What’s Your Gut Feeling? Got A Healthy Gut?
Did you know that the gut is said to be our second brain? A healthy gut can significantly improve your mental and physical health.
You are what you eat, and you are also how your body processes what you eat. We are constantly learning something new about gut health because the gut controls much more than just breaking down food for nourishment. Gut health has been directly linked to various factors such as immunity, cancer, diabetes, and even emotional state.
If your heart and brain are responsible for feelings, have you wondered where the term gut feeling comes from? Your gut and brain are connected through chemicals called neurotransmitters. Some of these chemicals, such as serotonin, are produced in the gut (just FYI, serotonin is your happy hormone).
Now, the more you know about your gut, the better you can understand it and make it stronger if you wish to live a longer and healthier life.
The anatomy of the gut
To understand gut health, we should learn more about all that it’s made of. We realise that this is not a medical class, so we will keep it brief. Your gastrointestinal (GI) tract consists of 8 significant organs ―the mouth, throat, oesophagus, stomach, small intestine, large intestine, rectum, and anus. Your GI tract's primary objective is to turn the food consumed into energy and expel the waste.
Your GI tract is home to about 100 trillion microbial cells, over 50 trillion bacteria of 5 main phyla, and around 30 trillion other microorganisms (you may feel you’re more microbes than human after this fact).
Now that you know you’re home to all these gut-dwelling creatures, read on to learn about how they affect your stomach and intestines as they convert and process all the food you consume, including junk food.
Why is your gut so important?
Your body reacts to the food you consume. Fill it with unhealthy food, and it will respond accordingly. The kind of food you consume has a direct effect on the populations of the microbes living in your GI tract.
How, you ask? Your gut is also their battleground, which means that the good and bad bacteria fight each other for resources. The kinds of food you eat decide which army you feed. The good bacteria help break down foods, absorb nutrients, and improve immunity, while the bad bacteria cause bloating and weaken the gut. So, whose side are you on?
Knowing how your body reacts and processes the food can help you make better choices that aid good health. Taking care of your gut results in an improved immune system, happier moods, and general well-being.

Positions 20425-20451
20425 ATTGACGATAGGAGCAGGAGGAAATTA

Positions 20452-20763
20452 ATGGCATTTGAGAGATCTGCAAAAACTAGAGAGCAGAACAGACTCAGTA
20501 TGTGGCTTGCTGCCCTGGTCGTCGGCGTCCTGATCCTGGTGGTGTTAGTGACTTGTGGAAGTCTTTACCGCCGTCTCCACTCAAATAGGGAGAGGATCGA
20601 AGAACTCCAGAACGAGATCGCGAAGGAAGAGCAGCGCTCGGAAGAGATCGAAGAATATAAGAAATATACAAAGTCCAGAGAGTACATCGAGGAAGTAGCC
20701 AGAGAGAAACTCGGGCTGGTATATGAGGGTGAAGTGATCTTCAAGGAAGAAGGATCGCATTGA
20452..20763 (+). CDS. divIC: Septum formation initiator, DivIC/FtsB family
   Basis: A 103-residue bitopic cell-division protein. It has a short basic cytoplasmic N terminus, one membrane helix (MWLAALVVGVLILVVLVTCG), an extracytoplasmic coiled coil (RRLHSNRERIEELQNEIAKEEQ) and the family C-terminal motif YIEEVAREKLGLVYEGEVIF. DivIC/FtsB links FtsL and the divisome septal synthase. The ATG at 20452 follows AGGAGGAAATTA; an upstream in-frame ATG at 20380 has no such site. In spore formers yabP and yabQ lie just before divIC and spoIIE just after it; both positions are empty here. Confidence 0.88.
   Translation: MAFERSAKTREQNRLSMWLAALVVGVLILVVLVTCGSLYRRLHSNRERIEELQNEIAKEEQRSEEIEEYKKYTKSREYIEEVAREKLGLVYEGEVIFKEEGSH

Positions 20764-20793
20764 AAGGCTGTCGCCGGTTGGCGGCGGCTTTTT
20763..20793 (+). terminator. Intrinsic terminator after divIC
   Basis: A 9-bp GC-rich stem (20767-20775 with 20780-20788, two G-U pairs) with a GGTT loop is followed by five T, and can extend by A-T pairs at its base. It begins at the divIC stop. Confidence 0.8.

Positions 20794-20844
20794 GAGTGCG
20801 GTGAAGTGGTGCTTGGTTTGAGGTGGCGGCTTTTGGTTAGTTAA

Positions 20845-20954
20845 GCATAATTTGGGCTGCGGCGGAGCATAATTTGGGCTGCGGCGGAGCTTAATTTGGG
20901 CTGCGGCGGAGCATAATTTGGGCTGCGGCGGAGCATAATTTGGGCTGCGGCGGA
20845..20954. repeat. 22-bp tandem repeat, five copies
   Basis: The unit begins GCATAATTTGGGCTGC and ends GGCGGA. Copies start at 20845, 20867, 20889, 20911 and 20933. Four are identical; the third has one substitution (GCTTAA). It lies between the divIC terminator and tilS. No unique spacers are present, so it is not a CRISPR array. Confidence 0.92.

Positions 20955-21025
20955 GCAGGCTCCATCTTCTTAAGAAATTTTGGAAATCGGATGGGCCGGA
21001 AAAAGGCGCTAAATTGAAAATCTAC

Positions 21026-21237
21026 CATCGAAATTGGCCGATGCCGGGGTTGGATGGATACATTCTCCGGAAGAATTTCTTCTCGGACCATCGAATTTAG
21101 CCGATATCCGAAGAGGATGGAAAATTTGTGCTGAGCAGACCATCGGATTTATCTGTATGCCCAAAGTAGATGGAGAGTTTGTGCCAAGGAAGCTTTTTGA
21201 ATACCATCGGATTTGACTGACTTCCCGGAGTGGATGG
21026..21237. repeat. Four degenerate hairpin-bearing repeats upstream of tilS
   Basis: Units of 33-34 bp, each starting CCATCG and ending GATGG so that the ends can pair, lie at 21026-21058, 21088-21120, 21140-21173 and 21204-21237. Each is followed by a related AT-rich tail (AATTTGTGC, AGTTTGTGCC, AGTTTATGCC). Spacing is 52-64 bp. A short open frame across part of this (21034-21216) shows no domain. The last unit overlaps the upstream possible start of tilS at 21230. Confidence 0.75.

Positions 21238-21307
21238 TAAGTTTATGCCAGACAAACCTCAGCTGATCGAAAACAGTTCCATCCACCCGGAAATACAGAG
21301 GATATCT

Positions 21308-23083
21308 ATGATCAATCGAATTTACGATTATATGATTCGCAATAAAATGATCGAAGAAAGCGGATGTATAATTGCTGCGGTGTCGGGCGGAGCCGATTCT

How to take better care of your gut?
There are several things you can do to nourish your gut. Here are a few steps you can take.
1. Include probiotics in your diet.
Probiotics are good bacteria that live in your gut. They nourish your body and fight off harmful bacteria. Nourishing your body with a diet rich in probiotics such as yoghurt, buttermilk, and paneer ensures that your immune system is fighting fit and replenished if you take antibiotics frequently. Fermented foods are a great source of probiotic cultures.
2. Have more fibre.
Fibre is beneficial to digestion and helps your body have regular bowel movements. Be sure to incorporate both soluble and insoluble fibres into your diet. You should also switch from processed grains like white rice to whole grains. Polished rice loses most of its fibre content by the time it arrives at your grocery shop. So, consuming more fibrous grains can help you meet the daily recommended 20 to 40 g of fibrous food for optimum results.
3. Reduce processed foods and load up on fruits and veggies instead.
A great way to nourish your gut health is by reducing or―better yet―avoiding processed foods such as sugary snacks and maida-based baked goods, which can cause inflammation in the lining of the GI tract. Reduce your gluten intake and consume a lot of fresh vegetables, nuts, seeds, and fruits.
4. Be mindful of your water intake.
Remember to have enough water throughout the day. It aids digestion and helps the food move quickly through the GI tract.
Make sure you have at least 3 litres of water every day. The best way is to drink a litre of lukewarm water first thing in the morning to stimulate your bowels.
5. Quit smoking.
Smoking is terrible for your health, especially your gut health. It wreaks all kinds of havoc in your gut, often leading to ulcers, heartburn, acid reflux, and many other unhealthy gut issues.
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